UK to Name Part of Antarctica “Queen Elizabeth Land”
The Foreign Office today announced part of the British Antarctic Territory was to be named “Queen Elizabeth Land” in honour of Her Majesty. The territory makes up almost a third of Britain’s claim on the continent and covers 169,000 sq miles – almost twice the size of the United Kingdom. In future, all British maps will bear the new name although other countries will have the freedom to decide whether they follow the suit or not.
Announcing the gift, Foreign Secretary William Hague said: “As a mark of this country’s gratitude to the Queen for her service, we are naming a part of the British Antarctic Territory in her honour as ‘Queen Elizabeth Land’. This is a fitting tribute at the end of Her Majesty’s Diamond Jubilee year, and I am very proud to be able to announce it as she visits the Foreign and Commonwealth Office. The British Antarctic Territory is a unique and important member of the network of fourteen UK Overseas Territories. To be able to recognise the UK’s commitment to Antarctica with a permanent association with Her Majesty is a great honour.”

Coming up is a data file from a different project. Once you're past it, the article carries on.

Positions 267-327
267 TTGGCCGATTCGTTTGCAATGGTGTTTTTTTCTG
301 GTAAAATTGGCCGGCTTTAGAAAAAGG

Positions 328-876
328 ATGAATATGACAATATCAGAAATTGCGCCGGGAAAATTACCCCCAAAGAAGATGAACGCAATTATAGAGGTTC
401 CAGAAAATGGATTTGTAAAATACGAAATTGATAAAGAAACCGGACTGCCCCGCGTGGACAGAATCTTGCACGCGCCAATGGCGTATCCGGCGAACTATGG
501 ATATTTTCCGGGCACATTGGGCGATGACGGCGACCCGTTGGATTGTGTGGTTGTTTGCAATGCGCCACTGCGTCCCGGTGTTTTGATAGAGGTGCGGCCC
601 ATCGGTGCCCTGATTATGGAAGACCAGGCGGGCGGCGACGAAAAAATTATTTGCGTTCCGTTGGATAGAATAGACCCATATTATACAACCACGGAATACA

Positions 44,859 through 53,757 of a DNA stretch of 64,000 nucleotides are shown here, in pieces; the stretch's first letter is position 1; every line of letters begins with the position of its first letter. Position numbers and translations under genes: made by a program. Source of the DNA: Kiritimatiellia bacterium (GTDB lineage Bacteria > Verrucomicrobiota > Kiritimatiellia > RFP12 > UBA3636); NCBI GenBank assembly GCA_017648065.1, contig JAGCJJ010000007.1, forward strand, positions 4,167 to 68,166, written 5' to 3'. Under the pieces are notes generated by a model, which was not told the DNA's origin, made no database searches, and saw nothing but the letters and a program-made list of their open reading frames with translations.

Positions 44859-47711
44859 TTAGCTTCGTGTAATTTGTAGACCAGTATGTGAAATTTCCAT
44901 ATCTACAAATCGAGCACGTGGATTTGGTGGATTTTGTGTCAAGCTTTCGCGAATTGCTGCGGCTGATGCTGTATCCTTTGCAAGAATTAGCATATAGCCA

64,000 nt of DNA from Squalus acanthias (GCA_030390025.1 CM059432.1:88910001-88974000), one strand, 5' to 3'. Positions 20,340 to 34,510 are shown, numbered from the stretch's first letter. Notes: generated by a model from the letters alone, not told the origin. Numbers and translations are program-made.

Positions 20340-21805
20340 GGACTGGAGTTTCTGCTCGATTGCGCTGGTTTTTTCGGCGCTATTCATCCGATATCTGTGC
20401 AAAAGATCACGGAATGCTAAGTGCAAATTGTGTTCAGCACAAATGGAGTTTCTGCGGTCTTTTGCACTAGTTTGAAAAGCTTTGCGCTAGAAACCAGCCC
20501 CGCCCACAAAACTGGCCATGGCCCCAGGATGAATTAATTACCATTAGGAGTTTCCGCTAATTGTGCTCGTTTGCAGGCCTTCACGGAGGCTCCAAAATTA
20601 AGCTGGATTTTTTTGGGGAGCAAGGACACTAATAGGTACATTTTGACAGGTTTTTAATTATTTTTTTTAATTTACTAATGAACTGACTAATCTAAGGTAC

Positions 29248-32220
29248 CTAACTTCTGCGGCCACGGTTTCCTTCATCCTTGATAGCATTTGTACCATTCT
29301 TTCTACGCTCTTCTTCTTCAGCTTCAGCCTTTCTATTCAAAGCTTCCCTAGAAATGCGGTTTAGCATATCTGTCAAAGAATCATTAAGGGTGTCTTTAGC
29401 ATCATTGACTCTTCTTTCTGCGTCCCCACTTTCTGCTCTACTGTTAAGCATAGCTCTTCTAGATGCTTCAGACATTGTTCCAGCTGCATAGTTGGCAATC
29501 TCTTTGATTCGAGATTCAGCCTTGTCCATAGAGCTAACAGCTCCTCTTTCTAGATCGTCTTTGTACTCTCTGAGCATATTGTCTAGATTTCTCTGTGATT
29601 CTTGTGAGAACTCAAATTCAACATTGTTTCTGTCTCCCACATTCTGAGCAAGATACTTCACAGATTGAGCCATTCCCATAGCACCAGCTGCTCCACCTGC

This is in fact not the first time a part of the Antarctic has been named after Her Majesty; in 1931 Sir Douglas Mawson named part of East Antarctica he had discovered ‘Princess Elizabeth Land’. Princess Anne also has a mountain range on the continent named after her.
Earlier in the day, the Queen made history by becoming the first monarch in over 230 years to attend a Cabinet meeting. While there, she was presented with another of her Jubilee gifts from the Ministers – 60 placemats (one for each year of her reign) featuring a series of elaborate paintings, including pictures of Buckingham Palace and Windsor Castle.Filed under British Royals
Tagged Antarctica, Elizabeth II, Elizabeth II's Diamond Jubilee, Government.